5 Expert Tips for Better Thrift Store Shopping

A thrift store shopper with 25 years of experience under his belt shares his top tips for finding the best deals.

In the hierarchy of frugal strategies, buying secondhand has always been one of my favorites.

I love the idea of dodging depreciation on everything from furniture to sweaters, and from dishes to tools.

So how can you buy better and smarter inside that bastion of frugality, the humble thrift store? It’s half art and half sport — and with the right frame of mind, you can master the game.

After 25 years of avid thrifting — with the bargains and bruises to prove it — here are my top five strategies to land sweeter deals at any thrift shop:

1. Understand that each store is unique

If you’re an experienced thrift shopper, you know that every secondhand store has its own distinct personality. Some seem to get better furniture, others pull in a better selection of books.

Respect and capitalize on the vibe of each store and use it to inform your shopping strategy.

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2. Go with the flow

Understanding your local thrift and secondhand market is key to scoring the best items before anyone else.

Which days of the week do folks in your area typically have yard sales? Look for an influx of unsold yard sale items to hit the shelves a day or two after those sales close.

Also, pay special attention to larger stores’ shipment and processing schedules. Learning which days and times your favorite thrift stores restock with fresh donations can keep you one step ahead of the competition.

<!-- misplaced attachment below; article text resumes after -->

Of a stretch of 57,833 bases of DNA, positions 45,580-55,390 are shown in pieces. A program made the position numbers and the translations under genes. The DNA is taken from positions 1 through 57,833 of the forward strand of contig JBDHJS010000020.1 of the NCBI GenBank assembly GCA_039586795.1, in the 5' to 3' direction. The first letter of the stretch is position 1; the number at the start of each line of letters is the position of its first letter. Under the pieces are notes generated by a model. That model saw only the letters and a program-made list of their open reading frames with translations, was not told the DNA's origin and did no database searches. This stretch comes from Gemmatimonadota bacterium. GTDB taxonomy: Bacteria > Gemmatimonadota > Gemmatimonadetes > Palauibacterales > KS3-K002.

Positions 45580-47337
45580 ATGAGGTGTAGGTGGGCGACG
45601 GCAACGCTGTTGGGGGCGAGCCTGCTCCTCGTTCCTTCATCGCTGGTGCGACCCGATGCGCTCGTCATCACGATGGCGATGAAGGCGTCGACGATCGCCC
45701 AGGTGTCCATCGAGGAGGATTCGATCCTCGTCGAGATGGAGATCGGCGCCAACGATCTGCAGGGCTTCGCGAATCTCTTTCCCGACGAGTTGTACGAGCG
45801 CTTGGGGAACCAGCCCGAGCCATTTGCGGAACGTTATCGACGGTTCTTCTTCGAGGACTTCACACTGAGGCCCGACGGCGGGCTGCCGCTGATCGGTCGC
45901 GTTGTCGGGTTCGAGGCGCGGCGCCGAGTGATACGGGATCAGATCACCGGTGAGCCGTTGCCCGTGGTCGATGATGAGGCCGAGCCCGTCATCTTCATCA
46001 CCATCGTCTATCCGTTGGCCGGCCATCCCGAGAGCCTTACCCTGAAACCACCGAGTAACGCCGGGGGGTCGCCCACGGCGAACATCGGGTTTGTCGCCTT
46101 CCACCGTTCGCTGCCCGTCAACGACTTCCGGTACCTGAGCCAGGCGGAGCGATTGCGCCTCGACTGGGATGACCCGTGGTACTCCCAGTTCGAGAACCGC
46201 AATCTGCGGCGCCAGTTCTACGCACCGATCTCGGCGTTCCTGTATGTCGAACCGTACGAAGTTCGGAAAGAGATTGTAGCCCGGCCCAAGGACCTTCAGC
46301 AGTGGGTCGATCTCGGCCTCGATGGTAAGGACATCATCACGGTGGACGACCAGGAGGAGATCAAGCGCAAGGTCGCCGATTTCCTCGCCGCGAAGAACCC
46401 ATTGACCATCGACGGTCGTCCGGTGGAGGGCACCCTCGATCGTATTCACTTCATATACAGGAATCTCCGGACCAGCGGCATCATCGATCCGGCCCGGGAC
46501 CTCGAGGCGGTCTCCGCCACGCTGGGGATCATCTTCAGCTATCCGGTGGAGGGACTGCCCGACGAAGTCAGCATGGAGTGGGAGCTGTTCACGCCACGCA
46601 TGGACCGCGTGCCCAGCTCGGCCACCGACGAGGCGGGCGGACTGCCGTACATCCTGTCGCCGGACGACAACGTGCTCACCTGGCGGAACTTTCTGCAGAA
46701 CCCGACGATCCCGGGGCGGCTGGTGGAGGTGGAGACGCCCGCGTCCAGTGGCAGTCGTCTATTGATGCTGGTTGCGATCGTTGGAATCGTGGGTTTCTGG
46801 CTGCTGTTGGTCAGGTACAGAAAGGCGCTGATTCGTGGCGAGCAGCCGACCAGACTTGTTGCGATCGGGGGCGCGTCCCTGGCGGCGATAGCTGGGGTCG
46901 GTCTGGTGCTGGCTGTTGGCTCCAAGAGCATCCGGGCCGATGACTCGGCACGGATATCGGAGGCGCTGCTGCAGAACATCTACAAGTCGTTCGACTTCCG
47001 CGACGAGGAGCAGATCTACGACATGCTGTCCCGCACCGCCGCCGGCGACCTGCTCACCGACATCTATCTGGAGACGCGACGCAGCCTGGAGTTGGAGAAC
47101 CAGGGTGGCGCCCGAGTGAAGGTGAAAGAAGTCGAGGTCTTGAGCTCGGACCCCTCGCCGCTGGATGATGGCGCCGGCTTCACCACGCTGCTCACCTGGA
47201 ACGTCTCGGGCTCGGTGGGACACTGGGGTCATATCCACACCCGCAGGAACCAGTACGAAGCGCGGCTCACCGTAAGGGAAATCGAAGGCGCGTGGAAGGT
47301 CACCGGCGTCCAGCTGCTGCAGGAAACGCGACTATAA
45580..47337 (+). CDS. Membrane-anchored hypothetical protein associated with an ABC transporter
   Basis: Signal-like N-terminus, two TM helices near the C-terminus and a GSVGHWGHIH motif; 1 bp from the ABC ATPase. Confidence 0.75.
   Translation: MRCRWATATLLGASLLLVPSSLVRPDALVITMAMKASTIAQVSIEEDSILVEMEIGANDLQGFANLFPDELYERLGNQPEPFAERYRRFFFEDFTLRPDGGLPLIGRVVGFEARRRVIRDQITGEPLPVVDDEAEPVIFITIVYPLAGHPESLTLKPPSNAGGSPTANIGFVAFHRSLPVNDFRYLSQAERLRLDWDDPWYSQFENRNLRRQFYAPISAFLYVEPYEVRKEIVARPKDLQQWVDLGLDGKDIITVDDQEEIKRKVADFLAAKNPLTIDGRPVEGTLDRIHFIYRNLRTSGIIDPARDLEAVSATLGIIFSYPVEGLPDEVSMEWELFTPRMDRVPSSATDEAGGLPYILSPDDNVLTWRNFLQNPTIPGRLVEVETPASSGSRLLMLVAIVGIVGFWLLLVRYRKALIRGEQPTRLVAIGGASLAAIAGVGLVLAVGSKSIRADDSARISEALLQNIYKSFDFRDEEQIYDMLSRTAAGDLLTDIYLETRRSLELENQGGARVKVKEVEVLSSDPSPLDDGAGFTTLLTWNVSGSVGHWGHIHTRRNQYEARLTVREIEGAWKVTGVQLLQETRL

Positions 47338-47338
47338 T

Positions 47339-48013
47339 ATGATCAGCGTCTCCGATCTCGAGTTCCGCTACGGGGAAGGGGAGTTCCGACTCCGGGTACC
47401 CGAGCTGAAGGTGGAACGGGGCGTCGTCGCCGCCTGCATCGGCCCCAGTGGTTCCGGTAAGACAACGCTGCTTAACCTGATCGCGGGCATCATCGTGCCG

3. Develop primary and secondary shopping patterns

Popular secondhand stores can be a bit chaotic. From the die-hard shoppers on a mission to merchandise in a constant state of disarray, thrift stores are an exercise in shopping endurance.

To keep my head about me, I like to give each store a quick once-over the moment I arrive. This primary search is my chance to gauge the general quality of the merchandise and see if there are any obvious treasures waiting to be plucked.

Once the primary search is over, I can relax and go deeper into each section of the store that interests me. During this secondary search, I focus on individual items. I thumb through books, try on a coat or two, and compare prices. Here, the goal is to get granular and sift efficiently through the junk to find the gems.

Admittedly, I probably think about my strategy far more than the average thrifter. But the primary and secondary shopping approach takes a lot of the stress out of my thrifting experience. Shoppers who don’t pace themselves in this way tend to get overwhelmed.

4. Shop for tomorrow … every day

It’s nearly impossible to find what you need at a thrift store on demand. Unlike department stores, the inventory in secondhand stores is inconsistent, unpredictable and completely random.

If your kid needs a white oxford shirt with a 15½-inch neck and 32-inch sleeves by tomorrow morning, you’d better beat a hasty path to Target. But if you know a week or two in advance, it’s entirely possible to find the perfect shirt for $3.

That’s why successful thrifting requires planning ahead and predicting with some level of accuracy what you and your family will need next month, next school year and next summer. Doing so ensures that the bargains you score today will be put to good use tomorrow.

5. Check and double-check for quality

Intoxicated by the heady mix of a finder’s high and bargain prices, it’s easy to gloss over an item’s flaws. Don’t let that happen.

Most thrift stores don’t allow returns or refunds, so unless you’re a whiz with a sewing machine or a stain stick, pay attention to such details as split seams, missing buttons, stuck zippers or discoloration on clothing. Likewise, understand your handyman limitations on furniture, appliances, bicycles and other items.